Japan to develop bioethanol-mix fuel

Japan plans to introduce a "greener" fuel for vehicles, possibly as early as 2008, by mixing gasoline and bioethanol.

Bioethanol, a type of alcohol made from plants, is used in the United States and Europe as a "clean" alternative automotive fuel, but until now Japan has not taken steps to introduce it.

During combustion bioethanol does emit carbon dioxide -- which is blamed for global warming -- but its use is expected to reduce overall emissions.

The Ministry of Economy, Trade and Industry plans to sell the biofuel at special gas stations as early as 2008. Ministry officials estimate that by 2010 nearly 10 percent of gasoline in Japan will be mixed with bioethanol, the Asahi Shimbun reported Tuesday.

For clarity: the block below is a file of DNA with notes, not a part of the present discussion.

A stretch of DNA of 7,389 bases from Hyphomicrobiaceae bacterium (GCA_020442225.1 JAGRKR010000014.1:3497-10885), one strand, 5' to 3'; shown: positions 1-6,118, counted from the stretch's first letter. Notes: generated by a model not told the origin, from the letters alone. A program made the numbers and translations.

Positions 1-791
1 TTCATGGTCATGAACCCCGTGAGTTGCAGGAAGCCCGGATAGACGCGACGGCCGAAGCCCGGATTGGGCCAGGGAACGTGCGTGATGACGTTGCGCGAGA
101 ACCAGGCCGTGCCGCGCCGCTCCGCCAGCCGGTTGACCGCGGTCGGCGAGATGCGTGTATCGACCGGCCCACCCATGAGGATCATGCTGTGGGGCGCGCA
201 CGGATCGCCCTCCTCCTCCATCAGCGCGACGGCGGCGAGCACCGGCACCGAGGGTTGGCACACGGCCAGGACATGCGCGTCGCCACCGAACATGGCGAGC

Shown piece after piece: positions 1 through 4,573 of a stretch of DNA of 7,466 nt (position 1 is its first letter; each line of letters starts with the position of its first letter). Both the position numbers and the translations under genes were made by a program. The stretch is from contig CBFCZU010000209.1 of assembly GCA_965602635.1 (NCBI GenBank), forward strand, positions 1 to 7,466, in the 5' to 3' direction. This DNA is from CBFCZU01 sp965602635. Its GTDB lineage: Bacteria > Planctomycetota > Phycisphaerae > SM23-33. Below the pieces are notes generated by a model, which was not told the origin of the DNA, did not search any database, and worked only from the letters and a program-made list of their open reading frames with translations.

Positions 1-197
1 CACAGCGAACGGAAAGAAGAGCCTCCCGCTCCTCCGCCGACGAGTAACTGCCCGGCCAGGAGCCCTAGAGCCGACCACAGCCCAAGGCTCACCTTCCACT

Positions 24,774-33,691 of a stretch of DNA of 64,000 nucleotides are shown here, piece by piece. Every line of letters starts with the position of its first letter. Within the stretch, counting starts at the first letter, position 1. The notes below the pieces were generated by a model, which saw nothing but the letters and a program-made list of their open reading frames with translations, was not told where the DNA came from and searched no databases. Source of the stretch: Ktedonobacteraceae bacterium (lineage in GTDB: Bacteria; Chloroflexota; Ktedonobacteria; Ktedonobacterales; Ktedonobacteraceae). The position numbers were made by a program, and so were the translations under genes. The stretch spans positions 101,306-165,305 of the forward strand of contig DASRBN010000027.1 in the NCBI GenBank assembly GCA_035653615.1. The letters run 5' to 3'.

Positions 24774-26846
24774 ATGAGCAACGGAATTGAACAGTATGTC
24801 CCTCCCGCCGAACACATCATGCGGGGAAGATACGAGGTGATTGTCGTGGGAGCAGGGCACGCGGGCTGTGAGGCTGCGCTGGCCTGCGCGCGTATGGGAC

To create bioethanol, the government at first will import sugar cane from Brazil, but later will switch to domestic materials, since Japan has the technology to produce bioethanol from wooden waste from demolished houses.

Ministry officials say the price of bioethanol will be twice that of gasoline, so the ministry will consider introducing subsidies to prevent retail prices from becoming excessively high.

Copyright 2005 by United Press International

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Citation: Japan to develop bioethanol-mix fuel (2005, July 19) retrieved 22 January 2022 from https://phys.org/news/2005-07-japan-bioethanol-mix-fuel.html
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